My principle beef is with those who treat the bookstore as if it were a library, a place to either sit and read from the shelf in stages, dog-earing and chafing the item beyond saleability (pages bent down, spines cracked, covers creased and curled), or for those researching whatever complex and vaguely outlined project they've set for themselves. This second example is especially loathsome, since these folks, students with no money more often than not, appear with their backpacks and spend some time in three or four sections, taking books here and there, and then settle in someplace, usually an aisle, sitting on the floor, books open and turned upside down, with the ersatz scholars copying whole paragraphs from texts they have no intention of buying.

I have found more than one person copying pages with their cell phone cameras, an interesting method of shop lifting. We considered banning cell phone use inside the store, but were convinced by the less soured staff that such devices were the sort of thing that had to be tolerated; whine as we might, we're not in the business of telling customers what they can't do. All the same, it grates , and it greys the hair.There is nothing more exasperating than the wounded-animal look these peculiar sorts give you when we remind them (really!) that they're in a bookstore, not a library. One girl who'd been feverishly copying passages from an expensive philosophy book from a pricey university publisher actually asked me this:

"You mean you don't want me to take notes?"
"No. These books are for sale..."

“For sale?”


“Just let me finish this one thing I started to write….” Her voice took on the squeaking whine of noisy plumbing.

“This isn’t a negotiation. Put your pen away. Do you want to buy this book?”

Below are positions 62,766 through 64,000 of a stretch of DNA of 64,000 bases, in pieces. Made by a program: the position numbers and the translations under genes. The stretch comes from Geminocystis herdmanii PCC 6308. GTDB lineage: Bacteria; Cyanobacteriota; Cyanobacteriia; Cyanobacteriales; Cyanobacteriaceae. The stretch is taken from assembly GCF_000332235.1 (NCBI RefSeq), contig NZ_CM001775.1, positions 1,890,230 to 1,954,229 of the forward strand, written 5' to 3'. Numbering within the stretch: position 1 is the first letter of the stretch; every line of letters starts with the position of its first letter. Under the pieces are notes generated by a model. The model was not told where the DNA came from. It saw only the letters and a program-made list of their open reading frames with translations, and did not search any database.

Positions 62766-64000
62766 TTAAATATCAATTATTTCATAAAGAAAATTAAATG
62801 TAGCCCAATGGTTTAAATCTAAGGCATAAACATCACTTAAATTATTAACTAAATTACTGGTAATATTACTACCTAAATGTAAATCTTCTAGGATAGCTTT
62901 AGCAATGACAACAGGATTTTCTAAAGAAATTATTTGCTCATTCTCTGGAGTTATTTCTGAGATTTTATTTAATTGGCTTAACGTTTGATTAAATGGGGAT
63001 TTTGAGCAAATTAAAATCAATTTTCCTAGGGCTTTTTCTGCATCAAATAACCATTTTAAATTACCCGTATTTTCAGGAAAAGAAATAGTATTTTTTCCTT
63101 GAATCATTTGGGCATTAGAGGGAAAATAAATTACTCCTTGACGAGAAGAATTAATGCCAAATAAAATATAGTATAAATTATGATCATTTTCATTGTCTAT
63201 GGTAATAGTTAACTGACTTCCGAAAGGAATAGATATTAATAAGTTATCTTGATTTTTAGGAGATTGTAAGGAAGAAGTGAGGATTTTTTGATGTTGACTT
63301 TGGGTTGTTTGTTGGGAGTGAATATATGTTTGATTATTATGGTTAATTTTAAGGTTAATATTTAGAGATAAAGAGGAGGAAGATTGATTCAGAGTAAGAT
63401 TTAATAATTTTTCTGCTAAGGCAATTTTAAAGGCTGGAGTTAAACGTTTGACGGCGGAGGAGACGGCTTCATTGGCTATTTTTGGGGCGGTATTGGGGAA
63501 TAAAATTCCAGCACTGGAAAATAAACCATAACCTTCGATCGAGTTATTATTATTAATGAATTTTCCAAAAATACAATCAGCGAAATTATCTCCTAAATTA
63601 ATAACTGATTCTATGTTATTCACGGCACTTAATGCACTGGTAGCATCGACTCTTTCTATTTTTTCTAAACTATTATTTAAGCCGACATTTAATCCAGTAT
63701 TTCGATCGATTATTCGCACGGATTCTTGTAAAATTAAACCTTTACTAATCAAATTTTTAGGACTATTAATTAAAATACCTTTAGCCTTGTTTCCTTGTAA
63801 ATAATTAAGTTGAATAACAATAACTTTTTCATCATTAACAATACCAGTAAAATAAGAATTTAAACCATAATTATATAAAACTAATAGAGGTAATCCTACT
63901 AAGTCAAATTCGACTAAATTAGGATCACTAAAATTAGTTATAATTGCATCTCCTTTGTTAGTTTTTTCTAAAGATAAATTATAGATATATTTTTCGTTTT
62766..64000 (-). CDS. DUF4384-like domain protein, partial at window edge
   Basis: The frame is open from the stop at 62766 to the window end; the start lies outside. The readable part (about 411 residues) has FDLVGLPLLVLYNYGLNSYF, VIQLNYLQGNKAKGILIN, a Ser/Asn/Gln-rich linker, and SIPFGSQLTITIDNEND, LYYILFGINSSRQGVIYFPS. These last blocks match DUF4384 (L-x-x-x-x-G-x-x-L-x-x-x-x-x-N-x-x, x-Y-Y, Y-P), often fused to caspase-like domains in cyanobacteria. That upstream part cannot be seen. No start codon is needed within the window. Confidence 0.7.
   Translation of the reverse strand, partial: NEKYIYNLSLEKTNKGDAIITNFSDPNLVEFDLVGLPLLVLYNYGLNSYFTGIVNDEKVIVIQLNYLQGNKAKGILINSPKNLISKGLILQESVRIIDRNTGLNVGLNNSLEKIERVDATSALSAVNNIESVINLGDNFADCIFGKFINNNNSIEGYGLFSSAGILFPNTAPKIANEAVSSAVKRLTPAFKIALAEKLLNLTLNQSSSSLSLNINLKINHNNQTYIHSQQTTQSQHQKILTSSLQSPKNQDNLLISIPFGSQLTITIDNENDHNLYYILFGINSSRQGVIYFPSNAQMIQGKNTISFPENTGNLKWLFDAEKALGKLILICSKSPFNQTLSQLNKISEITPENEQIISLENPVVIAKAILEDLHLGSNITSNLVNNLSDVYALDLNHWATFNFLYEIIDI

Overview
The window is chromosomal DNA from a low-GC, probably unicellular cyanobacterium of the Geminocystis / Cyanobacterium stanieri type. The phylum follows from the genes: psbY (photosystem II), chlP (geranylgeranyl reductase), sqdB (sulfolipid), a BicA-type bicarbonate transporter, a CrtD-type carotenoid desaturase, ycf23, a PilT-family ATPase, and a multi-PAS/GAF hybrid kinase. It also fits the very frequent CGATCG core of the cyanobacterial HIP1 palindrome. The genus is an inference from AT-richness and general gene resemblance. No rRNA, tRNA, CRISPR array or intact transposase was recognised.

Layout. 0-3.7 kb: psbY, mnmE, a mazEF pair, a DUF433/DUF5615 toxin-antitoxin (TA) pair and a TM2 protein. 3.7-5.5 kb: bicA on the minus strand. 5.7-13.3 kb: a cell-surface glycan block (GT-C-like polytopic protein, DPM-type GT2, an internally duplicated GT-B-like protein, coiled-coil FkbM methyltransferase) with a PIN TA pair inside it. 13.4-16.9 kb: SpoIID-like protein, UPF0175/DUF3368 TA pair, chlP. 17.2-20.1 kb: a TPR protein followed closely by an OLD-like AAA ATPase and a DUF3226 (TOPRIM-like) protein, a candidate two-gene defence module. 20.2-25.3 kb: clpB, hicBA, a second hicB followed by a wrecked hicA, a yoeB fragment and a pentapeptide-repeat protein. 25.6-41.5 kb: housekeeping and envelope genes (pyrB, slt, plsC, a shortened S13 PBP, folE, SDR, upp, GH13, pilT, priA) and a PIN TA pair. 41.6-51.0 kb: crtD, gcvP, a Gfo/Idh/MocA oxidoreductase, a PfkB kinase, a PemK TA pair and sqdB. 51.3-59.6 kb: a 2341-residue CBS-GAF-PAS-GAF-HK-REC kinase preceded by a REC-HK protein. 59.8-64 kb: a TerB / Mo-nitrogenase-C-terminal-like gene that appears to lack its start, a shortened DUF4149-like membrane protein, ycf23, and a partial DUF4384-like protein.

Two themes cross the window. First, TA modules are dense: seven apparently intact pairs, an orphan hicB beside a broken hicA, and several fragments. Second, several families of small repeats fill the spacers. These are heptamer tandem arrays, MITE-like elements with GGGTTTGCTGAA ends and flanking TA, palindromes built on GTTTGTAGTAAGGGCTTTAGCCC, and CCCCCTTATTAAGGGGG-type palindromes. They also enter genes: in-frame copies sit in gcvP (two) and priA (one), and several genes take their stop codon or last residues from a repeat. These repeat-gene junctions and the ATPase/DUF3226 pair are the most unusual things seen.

“Do you have it used?”


She was sitting in a graceless lotus position on the floor, holding the book open on her lapso that the binding continued to crack. I leaned over and took the book from her, closing it and smoothing the front and back covers with my hands. I only wish I had a snapshot of the clueless, uncomprehending expression she had on her face as her mouth gaped open and her eyes quite literally filmed over as if trying to grasp something as abstract as the idea that we were a store and needed to sell books. Sell books, not rent them, exchange them, lend them out, let you read them to a grimy pulp, photocopy them, borrow them or any other form of exchange that falls outside the boundary of a simple cash or credit card transaction.

Less attractive are the world travelers who have the money to take vacations in far flung corners and exotic niches of the globe, yet who are so miserly in their preparation that they won't purchase travel guides but will instead spend up to an hour in your store copying airline and hotel information from a current book onto index cards. There is an industry term for this sort of clientele. Here it is in the form of an inside joke. A cranky bookseller goes up to a young wannabe hipster who'd been lingering long and uselessly in the poetry section and say to him

"Young man, you remind me Jack Kerouac....”
The young poser's eyes widen at the apparent praise.
"Really," he says breathlessly.
"Yup," says the cranky bookseller,"you're both dead beats."